Farah Al Attasi, a Washington-based author and commentator and executive director of the American Arab Communication & Translation Center, said that women are “at the forefront of the Syrian revolution,” adding “she [women generally] is paying the highest price in this revolution.” Attasi said that more than 120 anti-government demonstrations in Syria have been led by women. “This revolution is not about man and woman, not about Christian and Muslim. It’s about regaining our citizenship,” she said. She said it would be useful to create “a roadmap” for women’s issues in a future Syrian constitution.

“We are mothers at home and activists on the street,” added Rasha Alahdab, a founding partner of Syrian Women for Syria and a founding board member of Syrian Expatriates for Democracy. An attorney and member of the law office of the SNC, Alahdab called herself a devout Muslim but one with “no hijab in my brain.” She said, “Today, Syrian women are equal to their male counterparts in the Syrian revolution in every way.” However, she also expressed concern about a post-Assad future. “I have fear also that after Assad I will lose my rights,” she said, but remarked that under Assad there are “not that many rights to lose.”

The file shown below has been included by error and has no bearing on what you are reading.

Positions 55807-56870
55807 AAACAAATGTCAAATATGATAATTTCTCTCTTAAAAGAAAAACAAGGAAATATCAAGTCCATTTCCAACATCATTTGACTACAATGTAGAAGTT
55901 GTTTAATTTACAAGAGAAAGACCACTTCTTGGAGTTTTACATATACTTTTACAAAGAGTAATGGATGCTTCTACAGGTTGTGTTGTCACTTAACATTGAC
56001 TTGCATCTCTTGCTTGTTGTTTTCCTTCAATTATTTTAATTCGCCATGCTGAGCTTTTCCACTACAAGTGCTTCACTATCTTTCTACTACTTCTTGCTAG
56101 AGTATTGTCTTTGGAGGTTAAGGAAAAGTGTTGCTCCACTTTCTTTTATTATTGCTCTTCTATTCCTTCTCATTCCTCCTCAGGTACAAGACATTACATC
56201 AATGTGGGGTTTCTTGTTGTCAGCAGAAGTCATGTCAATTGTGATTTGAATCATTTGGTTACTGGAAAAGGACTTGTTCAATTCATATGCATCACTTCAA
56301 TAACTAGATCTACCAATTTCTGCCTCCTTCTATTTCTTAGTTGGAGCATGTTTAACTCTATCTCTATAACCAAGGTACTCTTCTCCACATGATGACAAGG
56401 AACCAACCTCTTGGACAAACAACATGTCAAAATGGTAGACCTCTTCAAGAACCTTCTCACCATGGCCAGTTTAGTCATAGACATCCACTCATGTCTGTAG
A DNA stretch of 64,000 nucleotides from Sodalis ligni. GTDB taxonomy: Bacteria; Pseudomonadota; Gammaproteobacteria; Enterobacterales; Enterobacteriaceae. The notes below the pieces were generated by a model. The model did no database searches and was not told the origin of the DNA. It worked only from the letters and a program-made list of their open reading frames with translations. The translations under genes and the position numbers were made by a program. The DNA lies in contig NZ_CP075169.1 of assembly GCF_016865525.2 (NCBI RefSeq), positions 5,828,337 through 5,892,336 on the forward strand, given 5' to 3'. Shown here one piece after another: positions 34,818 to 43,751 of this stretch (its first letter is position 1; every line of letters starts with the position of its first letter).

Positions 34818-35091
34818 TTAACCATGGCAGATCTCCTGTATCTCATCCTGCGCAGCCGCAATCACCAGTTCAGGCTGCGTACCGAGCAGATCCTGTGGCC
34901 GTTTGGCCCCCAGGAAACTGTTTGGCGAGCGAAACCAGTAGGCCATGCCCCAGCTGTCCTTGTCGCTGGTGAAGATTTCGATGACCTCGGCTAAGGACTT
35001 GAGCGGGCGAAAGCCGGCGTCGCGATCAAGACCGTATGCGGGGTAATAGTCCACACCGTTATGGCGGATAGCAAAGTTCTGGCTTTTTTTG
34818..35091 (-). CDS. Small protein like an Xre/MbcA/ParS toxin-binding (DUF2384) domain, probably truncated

Rafif Jouejati, the CEO of a Virginia-based management consulting firm, is serving as the English-language spokesperson for the Local Coordination Committees in Syria, the National Consensus Movement and Activists for a Free Syria. Jouejati said Syrian women are active in running revolutionary coordinating committees and disseminating information. Some have been delivering gift-wrapped revolutionary slogans placed on doorsteps overnight, she said. Women—and men—have also suffered grievously, she said. “Rape has been used as a tool against our people,” she said. Jouejati urged that more training and women’s empowerment programs be made available. “We are united behind a common goal and that is to overthrow the regime,” she said.

The Roles and Challenges of Minorities in Syria’s Revolution

Dima Moussa, a Syrian born attorney and member of the SNC, said that her Christianity—a religious minority in majority Sunni Syria—“had never been an issue” in the past. But she said the regime has “planted seeds of division” with warnings that Christians would be repressed by “an Islamist uprising.” Moussa nonetheless expressed optimism about ethnic and religious tolerance in a future Syria.

Abed Alo, a physician and ethnic Kurd born in a village north of Aleppo, is a pro-democracy suporter who is also involved in the Syrian Kurdish Diaspora in the United States. Alo said that the Syrian regime in the 1960s had deprived some 150,000 Kurds of citizenship and moved Arab villagers into traditionally Kurdish areas along Syria’s border with Turkey. Repression had affected “all the Syrians in the last 50 years,” he said, “but the Kurds are repressed twice.”